- On Monday, the army announced that the wreckage of a plane carrying 22 passengers that went missing in Nepal’s Himalayas had been located scattered on a mountaintop.
- The search for the jet was put on hold on Sunday night due to bad weather and darkness, but it was resumed on Monday.
The army said Monday that the wreckage of a plane carrying 22 passengers that vanished in Nepal’s Himalayas was discovered dispersed on a mountaintop. There was no news on whether or whether there were any survivors.
The Tara Air turboprop Twin Otter was also on a 20-minute flight when it lost touch with the airport tower just before landing while flying through deep river gorges and mountaintops.
According to the army, the plane crashed in Sanosware, Mustang district, near the mountain town of Jomsom, where it was headed after taking off from Pokhara, 200 kilometers west of Kathmandu.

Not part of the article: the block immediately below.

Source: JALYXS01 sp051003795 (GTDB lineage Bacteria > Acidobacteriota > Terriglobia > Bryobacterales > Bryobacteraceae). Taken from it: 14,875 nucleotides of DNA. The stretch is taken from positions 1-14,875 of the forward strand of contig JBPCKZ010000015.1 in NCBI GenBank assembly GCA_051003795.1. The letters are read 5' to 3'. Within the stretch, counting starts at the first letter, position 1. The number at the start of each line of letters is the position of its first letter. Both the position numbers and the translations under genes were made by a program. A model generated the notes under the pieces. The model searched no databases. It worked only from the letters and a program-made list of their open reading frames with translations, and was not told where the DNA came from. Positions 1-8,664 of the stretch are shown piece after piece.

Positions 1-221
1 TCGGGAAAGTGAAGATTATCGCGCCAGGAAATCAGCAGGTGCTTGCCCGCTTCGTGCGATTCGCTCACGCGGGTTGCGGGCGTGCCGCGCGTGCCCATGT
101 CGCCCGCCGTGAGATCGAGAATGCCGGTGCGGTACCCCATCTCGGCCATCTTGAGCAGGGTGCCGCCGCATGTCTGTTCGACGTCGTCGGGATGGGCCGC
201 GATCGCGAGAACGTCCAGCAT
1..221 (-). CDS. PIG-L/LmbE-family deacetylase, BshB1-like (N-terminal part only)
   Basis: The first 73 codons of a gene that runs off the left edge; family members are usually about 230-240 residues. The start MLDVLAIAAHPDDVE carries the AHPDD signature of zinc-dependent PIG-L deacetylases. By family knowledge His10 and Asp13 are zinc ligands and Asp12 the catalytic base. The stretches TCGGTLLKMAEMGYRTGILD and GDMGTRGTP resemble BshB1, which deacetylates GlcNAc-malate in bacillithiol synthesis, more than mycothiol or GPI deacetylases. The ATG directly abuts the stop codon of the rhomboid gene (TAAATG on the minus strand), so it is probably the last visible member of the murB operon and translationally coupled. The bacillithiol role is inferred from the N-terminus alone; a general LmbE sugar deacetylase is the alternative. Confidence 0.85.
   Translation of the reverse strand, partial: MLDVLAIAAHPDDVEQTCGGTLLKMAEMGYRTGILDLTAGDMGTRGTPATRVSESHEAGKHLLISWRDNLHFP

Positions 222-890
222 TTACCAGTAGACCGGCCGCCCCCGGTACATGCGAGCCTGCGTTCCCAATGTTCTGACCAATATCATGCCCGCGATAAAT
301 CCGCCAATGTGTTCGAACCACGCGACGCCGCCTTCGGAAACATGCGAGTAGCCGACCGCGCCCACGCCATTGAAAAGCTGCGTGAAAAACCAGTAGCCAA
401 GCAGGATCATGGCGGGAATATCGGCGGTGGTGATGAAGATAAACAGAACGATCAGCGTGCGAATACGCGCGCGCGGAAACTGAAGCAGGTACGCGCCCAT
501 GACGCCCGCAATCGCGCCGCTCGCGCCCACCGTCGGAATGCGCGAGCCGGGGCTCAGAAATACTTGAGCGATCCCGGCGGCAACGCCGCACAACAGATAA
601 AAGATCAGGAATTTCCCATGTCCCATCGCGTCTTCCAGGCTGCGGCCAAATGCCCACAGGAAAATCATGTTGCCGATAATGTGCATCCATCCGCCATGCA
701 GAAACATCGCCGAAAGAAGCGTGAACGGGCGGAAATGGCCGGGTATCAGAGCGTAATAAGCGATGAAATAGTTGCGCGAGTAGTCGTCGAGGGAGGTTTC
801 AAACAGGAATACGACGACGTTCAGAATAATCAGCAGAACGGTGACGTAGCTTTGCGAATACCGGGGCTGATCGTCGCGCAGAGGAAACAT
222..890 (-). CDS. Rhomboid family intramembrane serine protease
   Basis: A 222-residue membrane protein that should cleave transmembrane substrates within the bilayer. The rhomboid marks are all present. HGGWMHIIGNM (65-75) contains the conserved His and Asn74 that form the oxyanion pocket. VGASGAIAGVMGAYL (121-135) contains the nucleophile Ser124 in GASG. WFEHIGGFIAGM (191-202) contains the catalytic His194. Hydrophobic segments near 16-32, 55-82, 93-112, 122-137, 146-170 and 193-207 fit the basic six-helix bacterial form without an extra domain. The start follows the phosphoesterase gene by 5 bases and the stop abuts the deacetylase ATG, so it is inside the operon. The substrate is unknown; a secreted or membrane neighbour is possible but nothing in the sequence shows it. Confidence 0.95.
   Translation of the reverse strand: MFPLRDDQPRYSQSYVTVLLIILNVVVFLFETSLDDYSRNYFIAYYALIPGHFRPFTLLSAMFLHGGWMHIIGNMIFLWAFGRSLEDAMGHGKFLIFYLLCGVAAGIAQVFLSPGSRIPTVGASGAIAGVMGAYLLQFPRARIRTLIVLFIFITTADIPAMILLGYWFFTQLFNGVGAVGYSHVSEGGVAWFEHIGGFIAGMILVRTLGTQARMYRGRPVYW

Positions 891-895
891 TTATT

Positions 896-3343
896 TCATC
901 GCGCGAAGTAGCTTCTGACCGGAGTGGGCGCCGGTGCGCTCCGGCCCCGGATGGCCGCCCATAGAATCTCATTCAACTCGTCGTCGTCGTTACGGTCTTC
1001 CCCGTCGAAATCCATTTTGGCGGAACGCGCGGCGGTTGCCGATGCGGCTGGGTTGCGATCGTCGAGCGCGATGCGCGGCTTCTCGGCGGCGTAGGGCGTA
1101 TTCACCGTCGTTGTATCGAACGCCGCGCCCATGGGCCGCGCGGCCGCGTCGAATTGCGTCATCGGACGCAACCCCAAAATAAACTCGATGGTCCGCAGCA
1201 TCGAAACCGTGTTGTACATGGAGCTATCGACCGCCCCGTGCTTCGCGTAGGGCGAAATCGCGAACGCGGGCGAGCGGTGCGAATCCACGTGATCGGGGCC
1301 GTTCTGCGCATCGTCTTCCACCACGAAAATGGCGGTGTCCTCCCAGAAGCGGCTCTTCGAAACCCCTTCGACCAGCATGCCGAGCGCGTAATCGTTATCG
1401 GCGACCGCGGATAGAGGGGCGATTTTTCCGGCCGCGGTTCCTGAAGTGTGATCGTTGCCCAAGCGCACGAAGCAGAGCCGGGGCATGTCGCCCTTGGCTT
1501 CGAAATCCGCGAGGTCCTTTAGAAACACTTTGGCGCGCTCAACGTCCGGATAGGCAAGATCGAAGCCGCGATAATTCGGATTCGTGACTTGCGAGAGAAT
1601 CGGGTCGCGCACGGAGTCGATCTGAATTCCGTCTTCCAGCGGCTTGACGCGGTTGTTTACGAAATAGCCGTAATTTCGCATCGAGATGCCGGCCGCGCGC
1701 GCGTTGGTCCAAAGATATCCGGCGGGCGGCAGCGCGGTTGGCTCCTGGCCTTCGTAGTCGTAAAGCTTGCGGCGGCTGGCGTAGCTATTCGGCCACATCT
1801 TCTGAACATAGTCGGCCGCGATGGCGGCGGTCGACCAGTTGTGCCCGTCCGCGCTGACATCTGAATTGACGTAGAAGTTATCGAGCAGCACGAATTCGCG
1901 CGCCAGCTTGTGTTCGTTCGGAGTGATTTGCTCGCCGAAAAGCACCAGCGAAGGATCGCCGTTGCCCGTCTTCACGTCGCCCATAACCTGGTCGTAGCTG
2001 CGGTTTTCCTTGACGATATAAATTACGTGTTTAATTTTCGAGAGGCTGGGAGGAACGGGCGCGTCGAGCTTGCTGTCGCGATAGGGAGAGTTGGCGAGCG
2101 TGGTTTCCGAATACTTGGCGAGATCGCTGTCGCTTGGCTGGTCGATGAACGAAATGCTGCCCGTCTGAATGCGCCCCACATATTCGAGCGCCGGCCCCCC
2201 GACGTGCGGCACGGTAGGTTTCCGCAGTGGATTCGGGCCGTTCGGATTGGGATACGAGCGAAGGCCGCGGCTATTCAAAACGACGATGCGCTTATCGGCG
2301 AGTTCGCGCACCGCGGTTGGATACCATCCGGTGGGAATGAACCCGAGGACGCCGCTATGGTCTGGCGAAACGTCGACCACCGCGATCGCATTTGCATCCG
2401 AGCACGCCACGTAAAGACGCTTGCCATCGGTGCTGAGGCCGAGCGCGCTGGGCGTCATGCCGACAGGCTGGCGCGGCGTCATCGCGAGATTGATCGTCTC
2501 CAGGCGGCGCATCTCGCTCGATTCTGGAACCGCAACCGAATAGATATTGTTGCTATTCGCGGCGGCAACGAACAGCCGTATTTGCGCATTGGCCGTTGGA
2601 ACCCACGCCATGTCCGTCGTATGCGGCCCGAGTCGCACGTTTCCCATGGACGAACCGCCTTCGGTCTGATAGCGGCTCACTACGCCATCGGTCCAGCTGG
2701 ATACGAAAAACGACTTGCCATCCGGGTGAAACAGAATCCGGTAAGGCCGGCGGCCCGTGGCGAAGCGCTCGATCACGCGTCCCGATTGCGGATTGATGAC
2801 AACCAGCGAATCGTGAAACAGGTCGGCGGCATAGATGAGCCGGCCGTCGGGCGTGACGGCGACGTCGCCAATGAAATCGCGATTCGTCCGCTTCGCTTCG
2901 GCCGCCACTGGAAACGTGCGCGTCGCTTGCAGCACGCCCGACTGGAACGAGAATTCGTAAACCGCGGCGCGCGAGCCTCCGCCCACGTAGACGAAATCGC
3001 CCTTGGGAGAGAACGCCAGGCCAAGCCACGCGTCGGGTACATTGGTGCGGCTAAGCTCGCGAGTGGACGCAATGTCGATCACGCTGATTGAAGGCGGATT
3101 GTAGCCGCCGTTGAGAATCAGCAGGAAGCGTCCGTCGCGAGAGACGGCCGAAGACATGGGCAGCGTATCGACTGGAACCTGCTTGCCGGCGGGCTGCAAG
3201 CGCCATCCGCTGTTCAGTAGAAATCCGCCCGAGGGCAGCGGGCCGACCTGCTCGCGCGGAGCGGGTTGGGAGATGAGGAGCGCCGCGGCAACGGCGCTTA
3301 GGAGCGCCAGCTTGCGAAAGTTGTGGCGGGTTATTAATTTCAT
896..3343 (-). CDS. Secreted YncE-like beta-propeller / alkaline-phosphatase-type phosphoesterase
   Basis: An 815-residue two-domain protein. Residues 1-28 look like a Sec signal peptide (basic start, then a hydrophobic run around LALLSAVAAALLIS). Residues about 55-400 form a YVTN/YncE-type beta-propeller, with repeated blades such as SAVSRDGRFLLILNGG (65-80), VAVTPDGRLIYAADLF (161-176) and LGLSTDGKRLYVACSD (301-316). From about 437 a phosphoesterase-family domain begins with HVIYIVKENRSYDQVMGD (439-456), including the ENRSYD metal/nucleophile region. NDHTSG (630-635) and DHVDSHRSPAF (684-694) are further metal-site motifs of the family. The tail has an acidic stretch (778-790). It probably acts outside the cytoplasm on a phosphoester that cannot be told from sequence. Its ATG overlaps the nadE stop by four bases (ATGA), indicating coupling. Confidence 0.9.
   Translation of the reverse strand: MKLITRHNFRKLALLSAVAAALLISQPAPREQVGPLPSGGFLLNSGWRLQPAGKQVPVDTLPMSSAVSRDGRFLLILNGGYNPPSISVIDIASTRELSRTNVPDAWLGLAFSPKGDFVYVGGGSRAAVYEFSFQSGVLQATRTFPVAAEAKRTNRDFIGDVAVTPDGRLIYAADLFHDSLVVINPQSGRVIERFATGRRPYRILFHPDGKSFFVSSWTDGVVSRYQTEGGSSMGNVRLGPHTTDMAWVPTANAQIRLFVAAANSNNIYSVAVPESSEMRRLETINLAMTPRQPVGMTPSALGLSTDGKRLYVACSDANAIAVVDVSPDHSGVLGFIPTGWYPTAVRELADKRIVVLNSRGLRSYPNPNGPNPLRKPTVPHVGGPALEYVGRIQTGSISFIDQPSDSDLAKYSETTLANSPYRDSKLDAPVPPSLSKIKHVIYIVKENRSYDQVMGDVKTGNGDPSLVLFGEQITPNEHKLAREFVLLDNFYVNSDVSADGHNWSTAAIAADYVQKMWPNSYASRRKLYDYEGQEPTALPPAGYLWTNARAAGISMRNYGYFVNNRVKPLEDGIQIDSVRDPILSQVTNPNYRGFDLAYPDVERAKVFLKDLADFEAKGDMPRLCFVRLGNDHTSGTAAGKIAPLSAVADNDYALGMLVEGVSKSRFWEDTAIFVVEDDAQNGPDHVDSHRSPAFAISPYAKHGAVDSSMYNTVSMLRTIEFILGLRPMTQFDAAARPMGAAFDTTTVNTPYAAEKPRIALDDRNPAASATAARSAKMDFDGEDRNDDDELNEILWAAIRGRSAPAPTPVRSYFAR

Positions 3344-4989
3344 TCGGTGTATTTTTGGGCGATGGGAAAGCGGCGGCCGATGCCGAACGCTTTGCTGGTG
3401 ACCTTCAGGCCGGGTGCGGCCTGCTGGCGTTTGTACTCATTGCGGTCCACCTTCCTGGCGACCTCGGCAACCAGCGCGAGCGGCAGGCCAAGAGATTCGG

The army shared an overhead shot of the accident site on Twitter, which showed plane fragments dispersed across the mountainside.
There were no other specifics provided.
Due to terrible weather and darkness on Sunday night, the search for the jet was put on hold, but it was restarted on Monday.
The 43-year-old aircraft took off at Pokhara at 9:55 a.m. (04:10 GMT) and broadcast the last signal at 10:07 a.m. (04:22 GMT) at an altitude of 3,900 meters, as per tracking data from flightradar24.com.
On the plane were four Indians as well as two Germans. Nepalese nationals made up the 3 crew members and the other passengers.
Foreign hikers who traverse the mountain paths, as well as Indian and Nepalese pilgrims who visit the famed Muktinath shrine, flock to the plane’s destination.
According to aviationnepal.com, the Twin Otter, a tough plane originally designed by Canadian aircraft company De Havilland, has been in service in Nepal for approximately 50 years and has been involved in about 21 accidents.
Thanks to its top-mounted wing and fixed landing gear, the plane is regarded for its durability and ability to take off and land on short runways.
The planes were originally produced until the 1980s when they were discontinued. In 2010, Viking Air, a Canadian manufacturer, brought the aircraft back into production.
Source: CTV news